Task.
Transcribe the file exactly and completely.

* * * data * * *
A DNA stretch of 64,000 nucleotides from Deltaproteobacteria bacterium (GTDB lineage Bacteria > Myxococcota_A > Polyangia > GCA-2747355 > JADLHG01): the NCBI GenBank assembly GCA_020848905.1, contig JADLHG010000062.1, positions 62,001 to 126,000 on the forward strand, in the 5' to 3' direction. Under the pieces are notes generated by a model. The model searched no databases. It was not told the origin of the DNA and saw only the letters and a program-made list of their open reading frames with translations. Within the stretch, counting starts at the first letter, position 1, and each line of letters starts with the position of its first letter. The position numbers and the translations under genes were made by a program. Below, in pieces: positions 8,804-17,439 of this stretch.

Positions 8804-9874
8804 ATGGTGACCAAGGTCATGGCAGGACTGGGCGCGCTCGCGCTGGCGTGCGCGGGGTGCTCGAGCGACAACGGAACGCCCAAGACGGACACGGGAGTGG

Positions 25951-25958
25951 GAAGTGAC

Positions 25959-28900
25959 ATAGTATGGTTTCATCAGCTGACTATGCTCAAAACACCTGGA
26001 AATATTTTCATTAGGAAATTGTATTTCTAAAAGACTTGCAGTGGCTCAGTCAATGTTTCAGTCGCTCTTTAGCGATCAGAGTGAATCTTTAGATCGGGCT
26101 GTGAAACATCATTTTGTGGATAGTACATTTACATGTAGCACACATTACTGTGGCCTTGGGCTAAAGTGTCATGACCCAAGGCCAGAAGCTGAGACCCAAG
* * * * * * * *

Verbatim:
A DNA stretch of 64,000 nucleotides from Deltaproteobacteria bacterium (GTDB lineage Bacteria > Myxococcota_A > Polyangia > GCA-2747355 > JADLHG01): the NCBI GenBank assembly GCA_020848905.1, contig JADLHG010000062.1, positions 62,001 to 126,000 on the forward strand, in the 5' to 3' direction. Under the pieces are notes generated by a model. The model searched no databases. It was not told the origin of the DNA and saw only the letters and a program-made list of their open reading frames with translations. Within the stretch, counting starts at the first letter, position 1, and each line of letters starts with the position of its first letter. The position numbers and the translations under genes were made by a program. Below, in pieces: positions 8,804-17,439 of this stretch.

Positions 8804-9874
8804 ATGGTGACCAAGGTCATGGCAGGACTGGGCGCGCTCGCGCTGGCGTGCGCGGGGTGCTCGAGCGACAACGGAACGCCCAAGACGGACACGGGAGTGG

Positions 25951-25958
25951 GAAGTGAC

Positions 25959-28900
25959 ATAGTATGGTTTCATCAGCTGACTATGCTCAAAACACCTGGA
26001 AATATTTTCATTAGGAAATTGTATTTCTAAAAGACTTGCAGTGGCTCAGTCAATGTTTCAGTCGCTCTTTAGCGATCAGAGTGAATCTTTAGATCGGGCT
26101 GTGAAACATCATTTTGTGGATAGTACATTTACATGTAGCACACATTACTGTGGCCTTGGGCTAAAGTGTCATGACCCAAGGCCAGAAGCTGAGACCCAAG